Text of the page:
Squirrels, ducks and swans: who appeared in Moscow parks in the mid-20th century

December 30, 2021
Parks and pedestrian areas

In the 1930s, parks of culture and recreation began to be created in Moscow. Gorky Park was one of the first to open in 1929, then Sokolniki and Stalin Park (today Izmailovsky Park) were opened in 1931, and Dzerzhinsky Park (currently Ostankino) was opened in 1932. The Muscovites quickly liked them and they became a place of rest for many citizens.

On December 14, 1956, the Moscow City Council decided to enrich the capital fauna and settle animals and birds in parks that had not lived there before. The text of the relevant document is kept in the Glavarchiv (Moscow Main Archive Department).

At first, aviaries enclosures have been built in the parks, where squirrels, chipmunks and other small animals, as well as songbirds were kept.  Zoocenter specialists of the Main Directorate of Hunting Farms and Reserves under the RSFSR Council of Ministers brought to Moscow about 10 species of birds and animals, including ducks, swans and squirrels.

Not all the brought animals were kept in open-air cages, some of them were released into the wild. So, almost 100 squirrels settled in Gorky Park in the spring of 1957. Nests were made for them and they fed regularly, so the animals went through the acclimatization process quite easily and quickly. By 1 May 1957, 30 swans and 100 ducks appeared on the VDNKh ponds. More than 70 swans and 50 ducks settled in other metropolitan parks.

In 1957, more than 20 ponds were populated with fish. In addition, employees of the Department of Improvement, Culture and Landscaping had to carefully ensure that exotic fish lived in pools and fountains controlled by them from May to October.

On the zoo-processing plant basis, they began to build a workshop where they planned to manufacture aquariums, cages, terrariums and other equipment for fish, animals and birds. In addition, the production of feed was increased for representatives of the local fauna: in 1957, 600 tons of cereals, legumes and oilseeds were prepared by the General Directorate of Trade.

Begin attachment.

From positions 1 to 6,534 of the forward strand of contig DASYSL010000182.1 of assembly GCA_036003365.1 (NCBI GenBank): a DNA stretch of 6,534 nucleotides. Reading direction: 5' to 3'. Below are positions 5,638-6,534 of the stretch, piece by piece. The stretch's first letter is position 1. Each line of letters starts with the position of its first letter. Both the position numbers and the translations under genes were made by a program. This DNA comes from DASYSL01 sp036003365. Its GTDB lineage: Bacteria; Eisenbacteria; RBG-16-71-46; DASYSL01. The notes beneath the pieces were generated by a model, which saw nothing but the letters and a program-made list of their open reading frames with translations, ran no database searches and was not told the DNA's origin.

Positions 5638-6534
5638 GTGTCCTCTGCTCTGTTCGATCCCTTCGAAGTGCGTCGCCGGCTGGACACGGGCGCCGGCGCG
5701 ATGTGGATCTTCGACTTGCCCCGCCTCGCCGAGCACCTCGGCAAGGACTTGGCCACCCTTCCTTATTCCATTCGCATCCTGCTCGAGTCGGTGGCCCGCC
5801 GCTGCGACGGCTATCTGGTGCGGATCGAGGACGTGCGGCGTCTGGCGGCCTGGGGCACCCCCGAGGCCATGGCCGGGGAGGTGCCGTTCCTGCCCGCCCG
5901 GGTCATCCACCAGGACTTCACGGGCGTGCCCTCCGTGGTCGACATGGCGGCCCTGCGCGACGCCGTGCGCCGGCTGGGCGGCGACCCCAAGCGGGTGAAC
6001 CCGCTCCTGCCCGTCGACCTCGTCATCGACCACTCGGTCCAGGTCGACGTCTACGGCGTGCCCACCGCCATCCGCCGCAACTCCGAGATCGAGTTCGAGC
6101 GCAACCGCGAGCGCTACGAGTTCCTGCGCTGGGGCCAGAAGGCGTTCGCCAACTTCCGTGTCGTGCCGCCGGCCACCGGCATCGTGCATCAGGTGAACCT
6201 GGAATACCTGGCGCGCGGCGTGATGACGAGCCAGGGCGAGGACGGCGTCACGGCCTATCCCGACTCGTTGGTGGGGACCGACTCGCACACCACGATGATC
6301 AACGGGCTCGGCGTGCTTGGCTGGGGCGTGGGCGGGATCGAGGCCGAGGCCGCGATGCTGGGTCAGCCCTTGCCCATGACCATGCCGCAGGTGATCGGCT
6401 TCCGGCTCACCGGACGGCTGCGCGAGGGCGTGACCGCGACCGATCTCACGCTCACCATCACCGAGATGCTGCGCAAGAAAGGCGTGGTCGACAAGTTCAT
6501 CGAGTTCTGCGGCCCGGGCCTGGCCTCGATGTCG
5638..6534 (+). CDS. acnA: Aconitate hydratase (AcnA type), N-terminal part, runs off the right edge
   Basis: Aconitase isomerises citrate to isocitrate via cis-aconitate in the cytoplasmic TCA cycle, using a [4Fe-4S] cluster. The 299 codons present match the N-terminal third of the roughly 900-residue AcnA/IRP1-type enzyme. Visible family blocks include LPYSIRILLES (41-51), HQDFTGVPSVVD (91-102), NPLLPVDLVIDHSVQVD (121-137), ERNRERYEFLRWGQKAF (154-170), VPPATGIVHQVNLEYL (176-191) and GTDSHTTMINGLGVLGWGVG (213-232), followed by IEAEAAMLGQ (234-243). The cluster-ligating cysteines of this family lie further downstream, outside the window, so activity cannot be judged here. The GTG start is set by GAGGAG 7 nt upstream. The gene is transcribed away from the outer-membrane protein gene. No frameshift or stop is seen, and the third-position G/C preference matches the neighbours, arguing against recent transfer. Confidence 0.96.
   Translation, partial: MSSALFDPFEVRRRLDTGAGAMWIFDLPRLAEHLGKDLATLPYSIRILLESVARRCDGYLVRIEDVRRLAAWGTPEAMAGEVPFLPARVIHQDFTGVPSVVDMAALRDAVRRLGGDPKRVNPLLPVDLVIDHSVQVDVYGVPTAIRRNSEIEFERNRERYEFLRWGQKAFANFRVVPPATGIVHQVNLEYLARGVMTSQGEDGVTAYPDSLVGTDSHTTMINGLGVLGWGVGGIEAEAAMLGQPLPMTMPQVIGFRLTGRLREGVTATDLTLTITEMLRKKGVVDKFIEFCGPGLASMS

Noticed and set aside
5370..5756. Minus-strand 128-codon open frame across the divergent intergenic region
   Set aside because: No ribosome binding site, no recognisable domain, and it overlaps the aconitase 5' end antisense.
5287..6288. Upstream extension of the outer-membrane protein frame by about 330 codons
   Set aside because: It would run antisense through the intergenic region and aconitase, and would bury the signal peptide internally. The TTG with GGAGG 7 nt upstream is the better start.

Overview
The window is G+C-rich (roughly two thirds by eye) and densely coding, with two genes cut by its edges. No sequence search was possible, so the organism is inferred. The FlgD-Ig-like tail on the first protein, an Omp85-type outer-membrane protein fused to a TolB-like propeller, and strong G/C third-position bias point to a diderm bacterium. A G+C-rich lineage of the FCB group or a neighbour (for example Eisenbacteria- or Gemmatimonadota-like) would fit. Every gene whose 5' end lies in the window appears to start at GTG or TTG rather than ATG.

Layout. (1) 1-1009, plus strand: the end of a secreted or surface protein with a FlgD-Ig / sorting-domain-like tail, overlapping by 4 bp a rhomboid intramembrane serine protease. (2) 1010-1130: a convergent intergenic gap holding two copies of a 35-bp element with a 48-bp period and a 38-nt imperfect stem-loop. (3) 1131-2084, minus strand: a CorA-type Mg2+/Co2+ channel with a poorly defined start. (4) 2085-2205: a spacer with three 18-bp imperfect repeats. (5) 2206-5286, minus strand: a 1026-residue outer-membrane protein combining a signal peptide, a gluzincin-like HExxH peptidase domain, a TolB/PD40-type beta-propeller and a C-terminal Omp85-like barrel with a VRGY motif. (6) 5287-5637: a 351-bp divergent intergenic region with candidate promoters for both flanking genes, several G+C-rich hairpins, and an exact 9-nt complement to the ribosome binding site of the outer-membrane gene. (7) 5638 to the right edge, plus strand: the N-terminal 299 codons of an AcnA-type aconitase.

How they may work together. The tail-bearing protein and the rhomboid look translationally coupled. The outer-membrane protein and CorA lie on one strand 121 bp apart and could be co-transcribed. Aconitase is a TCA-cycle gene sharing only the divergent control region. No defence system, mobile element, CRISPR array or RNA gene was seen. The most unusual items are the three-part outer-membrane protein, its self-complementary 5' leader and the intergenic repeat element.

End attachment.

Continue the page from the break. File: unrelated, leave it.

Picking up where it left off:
At the same time, they began to conduct educational work, especially among children. Young citizens were introduced to the rules of protection and breeding of animals and birds in the city and beyond. In schools, orphanages, pioneer homes, boarding schools, at the stations of young naturalists, they began to create “zoo corners”, where aquarium fish, songbirds, pigeons, squirrels and other small animals were kept. Every year, the exhibition of pigeons belonging to enterprises, institutions and amateur pigeon breeders began to be held at VDNKh.

The city also established a Bird Day — it was celebrated on the first Sunday of April. On this day, in the Zoo, parks, museums and other places, Muscovites were told about the feathered inhabitants of the capital and taught how to care for them.

The measures taken in 1956–1957 made it possible to increase the biodiversity of the city. In the capital's parks, new inhabitants settled in, and Muscovites found out more about animals and learned how to protect them.

Source: mos.ru

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